Our unofficial take on it is that exclusive listings were damaging to the public’s perception of real estate agents.

During a hot market, buyers would grow frustrated at seeing homes sell in a desired neighbourhood without ever being publicly for sale.  It created a perception that real estate agents were creating a shadow or hidden market where ideal properties were kept from the public at large.  While this may not be 100% accurate, it did cause frustration and an increase in confusion amongst the buying public.

The other way it damaged the reputation of the real estate industry had to do with any incidences of exclusive listings that somehow took advantage of the seller of the listing.  A risk of selling off the market (and an exclusive listing is, by definition, not on the public market in full) is that you don’t get paid market price.  Consider an aged seller who was convinced by an unethical real estate agent to sign an exclusive listing and then after weeks or months of no activity, accepting a low priced offer because that’s what “the market” would pay for the home.  Even worse, what if the real estate agent offered to buy it themselves at a price that was lower than the market would have paid?  A terrible situation that, while rare, could occur under the old rules.

Is it a good thing?

In our experience, many ethnical, good agents found the change to be relatively benign.  If you are representing your seller client’s best interests, there are relatively few situations where a lengthy exclusive period makes sense.

Since the new rules came into place, we’ve represented a few sellers who appreciated the benefits of an exclusive listing, and we found the change to not be impactful.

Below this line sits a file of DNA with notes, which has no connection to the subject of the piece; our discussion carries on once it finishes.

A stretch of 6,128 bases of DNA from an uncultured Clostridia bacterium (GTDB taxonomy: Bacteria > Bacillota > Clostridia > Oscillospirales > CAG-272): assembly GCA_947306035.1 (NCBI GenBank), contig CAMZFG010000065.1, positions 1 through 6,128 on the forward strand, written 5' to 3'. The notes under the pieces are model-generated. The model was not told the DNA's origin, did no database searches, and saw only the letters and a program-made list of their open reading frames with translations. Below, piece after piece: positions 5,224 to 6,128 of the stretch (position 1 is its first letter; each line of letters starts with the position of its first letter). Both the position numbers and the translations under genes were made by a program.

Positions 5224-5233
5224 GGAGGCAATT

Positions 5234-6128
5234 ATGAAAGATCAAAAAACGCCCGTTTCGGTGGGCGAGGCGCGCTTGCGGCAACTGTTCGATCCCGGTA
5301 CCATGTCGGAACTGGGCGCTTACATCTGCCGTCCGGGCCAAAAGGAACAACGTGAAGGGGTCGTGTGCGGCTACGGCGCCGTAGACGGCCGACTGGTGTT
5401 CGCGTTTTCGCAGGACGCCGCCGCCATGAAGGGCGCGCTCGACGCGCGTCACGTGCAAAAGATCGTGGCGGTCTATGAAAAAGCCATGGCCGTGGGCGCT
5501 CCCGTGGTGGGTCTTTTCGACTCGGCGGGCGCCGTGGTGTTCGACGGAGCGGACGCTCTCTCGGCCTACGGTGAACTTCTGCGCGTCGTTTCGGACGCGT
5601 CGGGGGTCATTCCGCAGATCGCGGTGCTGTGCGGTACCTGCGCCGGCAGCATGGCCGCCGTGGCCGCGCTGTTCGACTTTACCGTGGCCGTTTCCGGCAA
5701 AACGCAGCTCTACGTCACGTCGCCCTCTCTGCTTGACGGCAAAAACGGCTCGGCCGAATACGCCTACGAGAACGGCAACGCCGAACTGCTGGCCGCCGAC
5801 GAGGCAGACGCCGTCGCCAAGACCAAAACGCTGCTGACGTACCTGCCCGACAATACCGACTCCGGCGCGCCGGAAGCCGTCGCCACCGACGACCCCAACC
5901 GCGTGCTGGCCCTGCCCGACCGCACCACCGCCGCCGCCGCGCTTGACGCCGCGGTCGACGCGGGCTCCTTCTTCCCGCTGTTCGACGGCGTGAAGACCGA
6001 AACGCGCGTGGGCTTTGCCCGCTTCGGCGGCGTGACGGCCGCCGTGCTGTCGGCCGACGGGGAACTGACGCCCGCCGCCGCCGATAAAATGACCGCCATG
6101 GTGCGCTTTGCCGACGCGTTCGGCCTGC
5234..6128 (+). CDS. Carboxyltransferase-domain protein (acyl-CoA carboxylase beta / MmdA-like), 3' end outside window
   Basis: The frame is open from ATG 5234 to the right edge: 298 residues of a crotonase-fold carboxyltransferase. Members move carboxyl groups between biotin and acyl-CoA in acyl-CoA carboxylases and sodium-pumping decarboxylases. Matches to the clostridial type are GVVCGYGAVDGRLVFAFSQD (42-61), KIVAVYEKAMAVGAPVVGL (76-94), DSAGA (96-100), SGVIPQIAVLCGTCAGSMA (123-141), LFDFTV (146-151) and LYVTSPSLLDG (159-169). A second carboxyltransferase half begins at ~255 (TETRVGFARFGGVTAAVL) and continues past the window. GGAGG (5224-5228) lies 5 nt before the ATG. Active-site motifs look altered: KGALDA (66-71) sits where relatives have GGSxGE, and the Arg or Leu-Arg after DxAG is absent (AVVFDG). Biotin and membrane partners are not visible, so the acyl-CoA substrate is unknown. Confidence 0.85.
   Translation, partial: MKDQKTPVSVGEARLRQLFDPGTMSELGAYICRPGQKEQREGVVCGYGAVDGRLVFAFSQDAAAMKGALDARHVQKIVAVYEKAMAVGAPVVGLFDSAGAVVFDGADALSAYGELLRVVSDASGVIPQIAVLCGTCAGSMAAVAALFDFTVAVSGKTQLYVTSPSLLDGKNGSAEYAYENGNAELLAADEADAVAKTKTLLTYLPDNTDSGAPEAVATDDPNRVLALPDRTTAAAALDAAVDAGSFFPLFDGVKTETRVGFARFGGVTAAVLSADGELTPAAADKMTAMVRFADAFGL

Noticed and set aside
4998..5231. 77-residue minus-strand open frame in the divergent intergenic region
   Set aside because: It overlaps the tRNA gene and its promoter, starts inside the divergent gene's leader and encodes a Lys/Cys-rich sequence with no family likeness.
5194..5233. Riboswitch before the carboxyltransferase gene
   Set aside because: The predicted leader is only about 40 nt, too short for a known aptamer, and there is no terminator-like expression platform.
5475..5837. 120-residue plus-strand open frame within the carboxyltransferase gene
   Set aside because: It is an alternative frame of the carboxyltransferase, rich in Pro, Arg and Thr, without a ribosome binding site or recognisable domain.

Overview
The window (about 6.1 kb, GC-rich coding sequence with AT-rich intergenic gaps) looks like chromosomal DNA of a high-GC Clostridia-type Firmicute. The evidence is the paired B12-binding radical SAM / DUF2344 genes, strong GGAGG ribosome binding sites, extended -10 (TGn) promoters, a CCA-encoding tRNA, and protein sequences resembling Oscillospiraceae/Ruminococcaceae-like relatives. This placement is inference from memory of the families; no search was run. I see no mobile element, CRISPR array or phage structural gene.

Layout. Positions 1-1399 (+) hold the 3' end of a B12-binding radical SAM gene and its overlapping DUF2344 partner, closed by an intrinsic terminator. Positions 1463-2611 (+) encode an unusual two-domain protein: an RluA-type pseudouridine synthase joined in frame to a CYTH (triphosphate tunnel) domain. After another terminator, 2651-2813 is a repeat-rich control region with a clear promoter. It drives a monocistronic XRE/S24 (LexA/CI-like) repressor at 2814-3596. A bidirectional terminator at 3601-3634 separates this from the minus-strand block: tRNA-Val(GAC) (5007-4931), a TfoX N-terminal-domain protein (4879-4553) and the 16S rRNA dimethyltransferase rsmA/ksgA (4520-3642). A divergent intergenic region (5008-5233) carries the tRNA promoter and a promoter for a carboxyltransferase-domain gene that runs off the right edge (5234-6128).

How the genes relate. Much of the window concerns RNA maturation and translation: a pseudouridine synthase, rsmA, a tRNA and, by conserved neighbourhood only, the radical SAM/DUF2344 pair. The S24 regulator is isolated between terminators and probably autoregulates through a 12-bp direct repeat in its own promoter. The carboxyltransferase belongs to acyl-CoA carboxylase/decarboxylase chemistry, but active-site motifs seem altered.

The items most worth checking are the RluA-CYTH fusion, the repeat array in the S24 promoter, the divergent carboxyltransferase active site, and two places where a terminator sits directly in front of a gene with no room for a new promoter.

• We were still permitted to share the exclusive listing within our team and the 150 active agents in our brokerage.
  • We could still call agents we knew who might have a buyer interested in the exclusive listing.
  • We could still do a brief exclusive marketing period in that three day window where we felt out a large group of agents about the listing and our price before we went onto the MLS system.

In short, we consider the change to be a good thing.  Ethical agents who look after their client’s best interests won’t find it negatively impact their ability to sell the home for a good price and any agents who were trying to use the secrecy of an exclusive offer to somehow benefit themselves or another party to their seller’s detriment can no longer do so.

As real estate rules change, it pays to work with agents who understand the new rules and know how to make sure you continue to be well served.  If that sounds like something you agree with, get in touch with us to talking about buying or selling!